Gen-Z also has a different take on failures. When it comes to failure, Gen Z is not afraid to embrace it. In fact, more than 80 percent of Gen Z think that embracing failure on a project will help them to be more innovative and 17 percent believe that it will make them more comfortable to take on new risks. Gen Z is also not afraid to make mistakes, especially when they are able to learn from them. Largely all of Gen Z (97 percent) is receptive to receiving feedback on an ongoing basis or after completing a large project or task, and 63 percent of respondents prefer to receive timely constructive feedback throughout the year.
In this article as well, John Boinott shares that despite Gen-Z use of social media and electronic, Gen-Z values having authentic connections with their supervisors and higher-ups. They value input and feedback, and will put any information you give them to good use. Gen Z is also most interested in working for a cause or company that they are passionate about, and may be willing to be paid less to do so. If they are genuinely interested in promoting what your company has to offer, you can bet that they will be hardworking, loyal, and a good investment.
An Opportunity for HR to redesign entry-level work
With the growing use of automated technologies and new generations entering the workforce, this presents a great opportunity for leaders to redefine entry-level work. Organisations should reevaluate the skill sets that are critical for the execution of the organisation’s strategy and the persistence of the company’s competitive advantage. For companies reevaluating entry-level needs as part of a broader workforce planning effort, this may mean rebalancing between defining entry level work to serve as a learning environment for future leaders, or to ensure the flow of tacit knowledge in a digitally driven environment.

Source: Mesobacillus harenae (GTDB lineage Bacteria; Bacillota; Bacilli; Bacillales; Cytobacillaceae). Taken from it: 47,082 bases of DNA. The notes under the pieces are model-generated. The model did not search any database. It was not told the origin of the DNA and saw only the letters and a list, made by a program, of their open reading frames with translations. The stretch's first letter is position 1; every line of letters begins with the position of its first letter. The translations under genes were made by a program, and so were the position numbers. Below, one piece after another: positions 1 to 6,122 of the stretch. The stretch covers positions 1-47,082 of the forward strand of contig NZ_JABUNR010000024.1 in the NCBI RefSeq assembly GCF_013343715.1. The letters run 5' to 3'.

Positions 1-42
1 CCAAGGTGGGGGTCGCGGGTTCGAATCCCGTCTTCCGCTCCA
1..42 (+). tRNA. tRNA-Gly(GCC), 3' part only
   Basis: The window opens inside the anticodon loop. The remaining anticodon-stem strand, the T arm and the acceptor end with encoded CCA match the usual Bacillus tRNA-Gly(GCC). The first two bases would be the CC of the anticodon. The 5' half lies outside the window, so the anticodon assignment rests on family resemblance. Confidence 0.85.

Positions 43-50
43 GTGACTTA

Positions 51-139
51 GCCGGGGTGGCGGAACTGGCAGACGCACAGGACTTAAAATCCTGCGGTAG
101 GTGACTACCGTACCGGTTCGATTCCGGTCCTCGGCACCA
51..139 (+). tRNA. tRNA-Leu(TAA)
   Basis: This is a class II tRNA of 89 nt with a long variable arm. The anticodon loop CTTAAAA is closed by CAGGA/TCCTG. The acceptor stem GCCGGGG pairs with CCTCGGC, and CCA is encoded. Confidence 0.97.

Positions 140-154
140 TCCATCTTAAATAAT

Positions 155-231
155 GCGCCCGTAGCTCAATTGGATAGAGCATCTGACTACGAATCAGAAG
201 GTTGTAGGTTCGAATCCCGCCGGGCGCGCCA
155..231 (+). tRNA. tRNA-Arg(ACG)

Generation Z has a great amount of drive, talent, and ambition to bring to the table. They are not above working hard for their paycheck, they are loyal, and are able to innovate your company to match the changing times. They are willing to grow and progress quickly and intend on making an impact on the organisation they work for from the beginning. This means these companies must be willing to work hard for their attention, offering adequate salaries and benefits, in order to attract talented young adults to their doorstep.